I’ve felt the need for a warming cabinet a few times in the last year or so. A late batch of cider failed to get started in the cold weather, and a warming cabinet, or warming pad, would have stopped the cider from ‘hanging’ and eventually being spoilt. Last Autumn I wanted to experiment with making biofertilisers, but many of them need some warmth to ferment properly. Again, a warming cabinet would have allowed me to experiment with the biofertilser. Finally, I have just bought some mushroom spawn, to grow edible mushrooms. They too need some warmth, so I finally got a grip of myself, and made one.
A quick disclaimer here. I didn’t bother looking to see how other people have made their own warming cabinets, I just knocked this one up. Please don’t copy this unless you can’t find anything better.
The catalyst for this post was the understanding of how much has changed this year. I’m moving away from no dig gardening, to digging, and double digging, once in a complete rotation. I am concentrating much more on ‘staple’ foods, and less on interesting, or unusual vegetables, and despite being passionate about trees, and Forest Gardening, I recently found myself wondering if perhaps I should have left a bit more room for growing grains.
This post has been a little while in the making, and is a result of a telephone conversation with a friend of mine. She had been worried that despite working long hours, she never seemed to get everything done, or even achieve very much. Initially I was going to list all of the things that I didn’t get done this year, but the list was so long that I would never have finished the post. Instead, I’m going to go through some of the stuff that I did around the smallholding today, and then the stuff that didn’t get done.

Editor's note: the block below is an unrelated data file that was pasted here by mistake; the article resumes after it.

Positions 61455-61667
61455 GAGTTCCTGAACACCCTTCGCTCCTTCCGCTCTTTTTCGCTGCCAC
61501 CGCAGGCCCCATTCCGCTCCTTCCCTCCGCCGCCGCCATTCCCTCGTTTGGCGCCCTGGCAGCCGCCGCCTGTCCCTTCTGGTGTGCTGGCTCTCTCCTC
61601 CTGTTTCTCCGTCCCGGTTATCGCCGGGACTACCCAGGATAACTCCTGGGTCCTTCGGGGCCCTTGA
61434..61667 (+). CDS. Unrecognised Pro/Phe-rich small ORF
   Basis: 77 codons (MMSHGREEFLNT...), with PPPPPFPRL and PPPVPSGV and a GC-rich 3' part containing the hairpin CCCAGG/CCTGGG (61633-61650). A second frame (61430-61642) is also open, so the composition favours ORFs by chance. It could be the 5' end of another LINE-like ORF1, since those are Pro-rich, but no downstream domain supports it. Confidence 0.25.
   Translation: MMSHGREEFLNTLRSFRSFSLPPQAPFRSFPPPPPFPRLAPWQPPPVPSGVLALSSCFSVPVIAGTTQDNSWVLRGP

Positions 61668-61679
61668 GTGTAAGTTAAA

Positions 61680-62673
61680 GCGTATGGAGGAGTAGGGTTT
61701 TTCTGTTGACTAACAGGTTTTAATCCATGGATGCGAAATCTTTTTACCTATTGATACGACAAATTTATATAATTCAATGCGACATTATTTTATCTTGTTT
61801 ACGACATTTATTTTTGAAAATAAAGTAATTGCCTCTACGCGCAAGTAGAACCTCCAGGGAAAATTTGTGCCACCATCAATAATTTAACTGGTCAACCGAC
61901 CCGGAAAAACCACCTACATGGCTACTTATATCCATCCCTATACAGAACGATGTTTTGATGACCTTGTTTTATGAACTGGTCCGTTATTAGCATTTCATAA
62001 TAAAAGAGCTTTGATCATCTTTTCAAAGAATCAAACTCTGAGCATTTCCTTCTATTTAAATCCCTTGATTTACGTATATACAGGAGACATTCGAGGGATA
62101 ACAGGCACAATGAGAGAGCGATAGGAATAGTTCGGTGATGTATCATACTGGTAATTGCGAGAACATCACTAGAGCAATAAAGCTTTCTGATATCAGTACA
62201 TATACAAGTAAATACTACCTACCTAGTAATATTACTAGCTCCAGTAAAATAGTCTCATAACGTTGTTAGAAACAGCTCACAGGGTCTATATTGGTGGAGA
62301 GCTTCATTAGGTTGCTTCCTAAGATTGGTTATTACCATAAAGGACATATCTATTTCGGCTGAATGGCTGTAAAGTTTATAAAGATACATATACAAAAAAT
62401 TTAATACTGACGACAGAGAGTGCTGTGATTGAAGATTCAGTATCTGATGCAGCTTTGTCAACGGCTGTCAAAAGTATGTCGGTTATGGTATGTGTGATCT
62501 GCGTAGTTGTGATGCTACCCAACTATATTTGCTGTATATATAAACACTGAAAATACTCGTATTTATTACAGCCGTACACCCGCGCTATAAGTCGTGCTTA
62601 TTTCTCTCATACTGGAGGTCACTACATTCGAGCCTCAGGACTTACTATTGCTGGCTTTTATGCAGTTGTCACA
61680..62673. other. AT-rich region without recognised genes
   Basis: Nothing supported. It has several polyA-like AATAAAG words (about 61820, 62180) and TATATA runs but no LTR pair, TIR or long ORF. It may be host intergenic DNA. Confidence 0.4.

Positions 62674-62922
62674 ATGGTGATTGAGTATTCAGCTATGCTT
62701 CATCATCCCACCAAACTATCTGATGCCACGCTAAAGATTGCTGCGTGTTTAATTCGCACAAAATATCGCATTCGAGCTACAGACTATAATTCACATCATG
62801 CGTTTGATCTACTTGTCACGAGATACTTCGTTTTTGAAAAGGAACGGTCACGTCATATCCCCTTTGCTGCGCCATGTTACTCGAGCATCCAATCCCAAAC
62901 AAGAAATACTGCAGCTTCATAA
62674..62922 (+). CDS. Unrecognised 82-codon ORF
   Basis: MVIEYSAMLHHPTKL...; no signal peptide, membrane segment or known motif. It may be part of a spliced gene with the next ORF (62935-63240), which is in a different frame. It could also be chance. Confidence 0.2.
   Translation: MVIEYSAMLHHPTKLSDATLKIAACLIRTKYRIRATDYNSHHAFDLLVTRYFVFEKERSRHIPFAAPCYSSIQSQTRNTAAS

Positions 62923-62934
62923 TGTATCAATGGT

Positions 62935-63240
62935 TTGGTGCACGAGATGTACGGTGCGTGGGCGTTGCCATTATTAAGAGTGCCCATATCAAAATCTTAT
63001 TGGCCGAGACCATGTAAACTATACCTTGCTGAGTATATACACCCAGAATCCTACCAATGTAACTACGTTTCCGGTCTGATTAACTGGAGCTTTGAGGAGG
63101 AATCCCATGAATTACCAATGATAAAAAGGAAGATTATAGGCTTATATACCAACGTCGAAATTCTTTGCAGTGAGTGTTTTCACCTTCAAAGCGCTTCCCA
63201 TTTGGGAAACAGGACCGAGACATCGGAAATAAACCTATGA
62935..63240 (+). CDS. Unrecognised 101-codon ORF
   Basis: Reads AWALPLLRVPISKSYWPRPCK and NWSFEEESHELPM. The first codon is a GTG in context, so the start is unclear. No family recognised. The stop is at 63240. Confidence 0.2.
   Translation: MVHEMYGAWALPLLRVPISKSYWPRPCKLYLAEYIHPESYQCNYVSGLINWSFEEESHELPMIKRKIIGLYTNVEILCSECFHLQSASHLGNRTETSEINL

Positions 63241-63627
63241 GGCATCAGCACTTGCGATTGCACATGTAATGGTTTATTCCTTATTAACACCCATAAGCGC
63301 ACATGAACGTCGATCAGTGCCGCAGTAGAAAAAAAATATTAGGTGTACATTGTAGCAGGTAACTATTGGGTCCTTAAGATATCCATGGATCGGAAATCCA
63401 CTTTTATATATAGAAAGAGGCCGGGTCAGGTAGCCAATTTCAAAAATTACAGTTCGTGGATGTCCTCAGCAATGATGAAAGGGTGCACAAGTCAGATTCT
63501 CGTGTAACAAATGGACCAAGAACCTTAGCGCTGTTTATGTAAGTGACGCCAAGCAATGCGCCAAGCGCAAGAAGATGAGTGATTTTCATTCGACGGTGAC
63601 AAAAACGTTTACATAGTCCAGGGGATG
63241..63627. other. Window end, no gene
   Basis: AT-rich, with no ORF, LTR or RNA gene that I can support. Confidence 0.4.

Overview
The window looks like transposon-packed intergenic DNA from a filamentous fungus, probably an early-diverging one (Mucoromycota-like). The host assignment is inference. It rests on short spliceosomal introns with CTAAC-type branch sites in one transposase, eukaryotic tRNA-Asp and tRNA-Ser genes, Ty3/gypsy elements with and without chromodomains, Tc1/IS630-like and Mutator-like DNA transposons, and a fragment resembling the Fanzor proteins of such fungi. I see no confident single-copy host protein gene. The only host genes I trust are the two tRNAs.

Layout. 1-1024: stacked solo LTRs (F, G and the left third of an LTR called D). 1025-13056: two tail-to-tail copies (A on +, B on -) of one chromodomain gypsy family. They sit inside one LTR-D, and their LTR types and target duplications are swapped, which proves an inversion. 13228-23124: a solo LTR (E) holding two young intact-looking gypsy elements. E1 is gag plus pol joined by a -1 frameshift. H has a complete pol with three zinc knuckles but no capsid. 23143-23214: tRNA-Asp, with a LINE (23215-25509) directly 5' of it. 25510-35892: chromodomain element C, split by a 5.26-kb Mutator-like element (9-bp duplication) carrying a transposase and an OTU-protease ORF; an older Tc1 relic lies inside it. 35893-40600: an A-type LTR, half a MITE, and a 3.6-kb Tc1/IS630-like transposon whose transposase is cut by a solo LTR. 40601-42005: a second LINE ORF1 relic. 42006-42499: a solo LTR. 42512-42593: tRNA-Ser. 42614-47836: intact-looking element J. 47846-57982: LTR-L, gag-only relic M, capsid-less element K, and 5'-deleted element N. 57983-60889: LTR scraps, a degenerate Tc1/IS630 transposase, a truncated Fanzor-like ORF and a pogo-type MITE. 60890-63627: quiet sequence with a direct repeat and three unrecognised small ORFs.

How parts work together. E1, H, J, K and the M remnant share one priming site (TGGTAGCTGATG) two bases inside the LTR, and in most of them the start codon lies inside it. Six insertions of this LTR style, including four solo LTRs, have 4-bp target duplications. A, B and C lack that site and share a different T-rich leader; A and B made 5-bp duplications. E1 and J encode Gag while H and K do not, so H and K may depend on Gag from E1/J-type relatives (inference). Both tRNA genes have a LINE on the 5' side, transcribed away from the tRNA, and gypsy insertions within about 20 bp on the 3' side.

If you have read my recent posts, you could be forgiven for thinking that all I’m doing at the moment is catching swarms. I did think that if ever I wrote an autobiography, this chapter would be entitled ‘Summers in a bee suit’, but I’m trying hard to keep up with all of the other chores that need doing. With no swarms for two days, and after a concerted effort to get ahead of the bees in terms of hive and frame assembly, I have actually managed to spend some time repotting, potting on, planting out, and thinking about the future.
My Blog title, The Sustainable Smallholding, is an aspiration, as opposed to a description of where we are at the moment. The reasons for that are many, and complex, but one of the key ones is the sheer amount of knowledge that you need to acquire, and solutions that you have to find, to achieve sustainability, self reliance, or self sufficiency. It seems that each time that you peel back a layer of a problem, another sits nestled within. In this post I will explore some of the areas that I have identified as important in my search for sustainability.